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Sargent, Goya, Degas: Frick Collection welcomes its most significant gift to date of works on paper

The 26 works, promised by a New York collecting couple, enhance the museum’s current holdings and add new artists to its collection

John Singer Sargent's Virginie Amélie Avegno, Mme. Gautreau (Mme. X), from around 1884 Photo: Joseph Coscia Jr

Given that the Frick Collection is not an encyclopaedic museum, its acquisitions are generally driven by a honed instinct for accentuating the core strengths of the trove of mostly European masterworks collected by its impulsive founder.

Now the New York museum is celebrating its most significant gift of drawings and pastels to date: 26 sterling works, ranging from a sketch for John Singer Sargent’s renowned 1884 painting Madame X to an emotive 1784 pastel of a woman’s head by Élisabeth Vigée Le Brun that leavens the preponderance of male artists in the Frick's collection.

The promised gift, from the New York collectors Elizabeth and Jean-Marie Eveillard, will go on view in the fall of 2022 at the museum’s temporary home at Frick Madison. It includes notable works by artists already represented at the museum–Goya, Degas, François Boucher, Jean-Honoré Fragonard, Thomas Lawrence and Jean-François Millet–and by others who are not, such as Sargent, Vigée Le Brun, Gustave Caillebotte, Maurice Quentin de la Tour and Jan Lievens.

Elizabeth “Betty” Eveillard, chair of the Frick’s board, and Jean-Marie Eveillard, a former trustee at the museum, have been amassing European works on paper since the 1970s and recently began discussing future homes for their collection, says Xavier Salomon, the Frick’s deputy director and chief curator. “It all began with us going around their apartment” last year and “discussing what would work for the museum,” he said in an interview. “The fact that they gave the Frick first choice was very generous.” The promised gift comprises 18 drawings, five pastels, two prints and an oil sketch.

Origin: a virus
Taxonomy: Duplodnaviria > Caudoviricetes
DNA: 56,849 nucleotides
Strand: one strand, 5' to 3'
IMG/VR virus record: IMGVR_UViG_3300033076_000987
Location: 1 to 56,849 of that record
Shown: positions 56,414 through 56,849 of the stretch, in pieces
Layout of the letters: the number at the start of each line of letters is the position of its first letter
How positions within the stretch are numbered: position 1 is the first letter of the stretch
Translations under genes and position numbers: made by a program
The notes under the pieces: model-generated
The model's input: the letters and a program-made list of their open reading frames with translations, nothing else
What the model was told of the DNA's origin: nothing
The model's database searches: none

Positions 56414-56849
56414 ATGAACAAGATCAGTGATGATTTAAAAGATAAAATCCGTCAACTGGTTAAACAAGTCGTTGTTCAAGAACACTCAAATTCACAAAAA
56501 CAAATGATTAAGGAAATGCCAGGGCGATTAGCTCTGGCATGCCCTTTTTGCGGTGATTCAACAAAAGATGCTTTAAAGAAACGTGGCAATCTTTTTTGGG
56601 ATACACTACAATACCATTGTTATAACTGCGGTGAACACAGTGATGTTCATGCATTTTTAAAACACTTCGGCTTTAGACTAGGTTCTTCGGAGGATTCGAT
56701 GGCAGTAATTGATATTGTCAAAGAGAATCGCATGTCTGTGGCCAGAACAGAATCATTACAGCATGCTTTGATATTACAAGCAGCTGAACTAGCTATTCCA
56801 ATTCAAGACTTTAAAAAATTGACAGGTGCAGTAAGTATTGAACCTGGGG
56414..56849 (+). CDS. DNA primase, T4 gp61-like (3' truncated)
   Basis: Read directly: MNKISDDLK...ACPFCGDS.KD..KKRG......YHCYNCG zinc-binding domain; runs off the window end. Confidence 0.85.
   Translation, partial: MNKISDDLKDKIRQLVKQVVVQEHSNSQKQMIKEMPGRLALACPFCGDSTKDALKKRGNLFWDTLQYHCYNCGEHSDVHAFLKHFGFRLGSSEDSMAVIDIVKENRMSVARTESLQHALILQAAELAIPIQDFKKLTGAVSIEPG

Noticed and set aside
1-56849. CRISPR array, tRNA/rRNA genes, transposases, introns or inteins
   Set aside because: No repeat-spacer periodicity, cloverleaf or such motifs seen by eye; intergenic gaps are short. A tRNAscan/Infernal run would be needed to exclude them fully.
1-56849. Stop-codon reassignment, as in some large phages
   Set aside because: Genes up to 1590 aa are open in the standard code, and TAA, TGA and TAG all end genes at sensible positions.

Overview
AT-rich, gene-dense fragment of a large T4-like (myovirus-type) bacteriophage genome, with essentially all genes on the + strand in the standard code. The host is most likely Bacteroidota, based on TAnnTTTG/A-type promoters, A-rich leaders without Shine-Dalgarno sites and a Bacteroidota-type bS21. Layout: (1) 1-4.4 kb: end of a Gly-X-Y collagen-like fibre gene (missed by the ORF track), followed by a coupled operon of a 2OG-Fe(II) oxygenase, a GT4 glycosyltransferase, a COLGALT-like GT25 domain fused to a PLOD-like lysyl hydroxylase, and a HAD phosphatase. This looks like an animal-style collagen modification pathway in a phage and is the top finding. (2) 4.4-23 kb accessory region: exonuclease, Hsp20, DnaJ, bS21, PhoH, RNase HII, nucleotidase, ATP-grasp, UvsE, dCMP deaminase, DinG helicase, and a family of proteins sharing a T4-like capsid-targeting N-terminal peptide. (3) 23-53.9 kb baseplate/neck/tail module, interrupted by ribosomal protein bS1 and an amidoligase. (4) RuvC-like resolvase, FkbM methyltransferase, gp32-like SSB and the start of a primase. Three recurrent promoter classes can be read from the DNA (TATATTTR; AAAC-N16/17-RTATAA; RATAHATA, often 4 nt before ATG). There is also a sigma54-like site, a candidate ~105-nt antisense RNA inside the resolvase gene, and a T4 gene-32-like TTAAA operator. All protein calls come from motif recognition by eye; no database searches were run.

Salomon says that Sargent’s drawing Virginie Amélie Avegno, Mme. Gautreau (Mme. X) was the first important work acquired by the couple and one of around a dozen studies that Sargent made for his Madame X oil portrait, purchased by the Metropolitan Museum of Art in 1916. The subject, the Louisiana-born Paris socialite Madame Pierre Gautreau, “was an eccentric woman, very brash, someone everyone talked about,” the curator says. “She was someone who was defining tastes by going against the current.”

In the Met’s canvas, which depicts Madame Gautreau standing upright in an evening gown with her head turned, Sargent emphasised her rebellious style by showing the right strap of her gown slipping from her shoulder. It took him over a year to finish the painting due to the challenges of capturing her “unpaintable beauty and hopeless laziness”, the artist has been quoted as saying. The work caused a scandal at the Paris Salon of 1884, and Sargent later repainted the shoulder strap.

In the drawing, however, the artist sketches the socialite kneeling on a couch and facing a shuttered window. “What you see is a very different image from what he finally does,” says Salomon. “What I love is that it’s a strange composition. It’s clear that he’s trying to get to know her by drawing her.”